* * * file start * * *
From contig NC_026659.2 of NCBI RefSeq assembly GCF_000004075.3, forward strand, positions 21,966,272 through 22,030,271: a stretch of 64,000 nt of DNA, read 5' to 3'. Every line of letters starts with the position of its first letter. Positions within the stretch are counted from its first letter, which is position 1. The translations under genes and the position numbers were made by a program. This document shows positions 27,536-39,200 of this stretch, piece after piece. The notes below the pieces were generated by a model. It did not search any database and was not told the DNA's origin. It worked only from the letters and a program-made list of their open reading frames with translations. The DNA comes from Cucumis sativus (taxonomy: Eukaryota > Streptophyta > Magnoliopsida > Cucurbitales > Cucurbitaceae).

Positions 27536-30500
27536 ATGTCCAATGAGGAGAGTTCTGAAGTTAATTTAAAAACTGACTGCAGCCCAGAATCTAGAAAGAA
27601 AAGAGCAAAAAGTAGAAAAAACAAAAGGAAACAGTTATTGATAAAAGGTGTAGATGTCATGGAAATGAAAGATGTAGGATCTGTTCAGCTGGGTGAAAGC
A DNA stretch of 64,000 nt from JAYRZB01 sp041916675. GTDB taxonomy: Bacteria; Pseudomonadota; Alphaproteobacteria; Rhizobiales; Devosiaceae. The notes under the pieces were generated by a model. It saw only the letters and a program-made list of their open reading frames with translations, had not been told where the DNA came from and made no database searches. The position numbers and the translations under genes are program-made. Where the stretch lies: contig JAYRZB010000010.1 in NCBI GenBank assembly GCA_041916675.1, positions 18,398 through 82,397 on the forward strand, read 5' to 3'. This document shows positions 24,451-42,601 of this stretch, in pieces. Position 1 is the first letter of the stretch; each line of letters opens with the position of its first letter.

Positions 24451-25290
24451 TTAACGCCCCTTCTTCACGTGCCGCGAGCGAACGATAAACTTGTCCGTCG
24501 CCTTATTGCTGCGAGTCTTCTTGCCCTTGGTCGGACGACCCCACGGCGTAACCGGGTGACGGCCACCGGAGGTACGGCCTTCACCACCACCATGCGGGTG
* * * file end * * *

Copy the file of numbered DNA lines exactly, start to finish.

From contig NC_026659.2 of NCBI RefSeq assembly GCF_000004075.3, forward strand, positions 21,966,272 through 22,030,271: a stretch of 64,000 nt of DNA, read 5' to 3'. Every line of letters starts with the position of its first letter. Positions within the stretch are counted from its first letter, which is position 1. The translations under genes and the position numbers were made by a program. This document shows positions 27,536-39,200 of this stretch, piece after piece. The notes below the pieces were generated by a model. It did not search any database and was not told the DNA's origin. It worked only from the letters and a program-made list of their open reading frames with translations. The DNA comes from Cucumis sativus (taxonomy: Eukaryota > Streptophyta > Magnoliopsida > Cucurbitales > Cucurbitaceae).

Positions 27536-30500
27536 ATGTCCAATGAGGAGAGTTCTGAAGTTAATTTAAAAACTGACTGCAGCCCAGAATCTAGAAAGAA
27601 AAGAGCAAAAAGTAGAAAAAACAAAAGGAAACAGTTATTGATAAAAGGTGTAGATGTCATGGAAATGAAAGATGTAGGATCTGTTCAGCTGGGTGAAAGC
A DNA stretch of 64,000 nt from JAYRZB01 sp041916675. GTDB taxonomy: Bacteria; Pseudomonadota; Alphaproteobacteria; Rhizobiales; Devosiaceae. The notes under the pieces were generated by a model. It saw only the letters and a program-made list of their open reading frames with translations, had not been told where the DNA came from and made no database searches. The position numbers and the translations under genes are program-made. Where the stretch lies: contig JAYRZB010000010.1 in NCBI GenBank assembly GCA_041916675.1, positions 18,398 through 82,397 on the forward strand, read 5' to 3'. This document shows positions 24,451-42,601 of this stretch, in pieces. Position 1 is the first letter of the stretch; each line of letters opens with the position of its first letter.

Positions 24451-25290
24451 TTAACGCCCCTTCTTCACGTGCCGCGAGCGAACGATAAACTTGTCCGTCG
24501 CCTTATTGCTGCGAGTCTTCTTGCCCTTGGTCGGACGACCCCACGGCGTAACCGGGTGACGGCCACCGGAGGTACGGCCTTCACCACCACCATGCGGGTG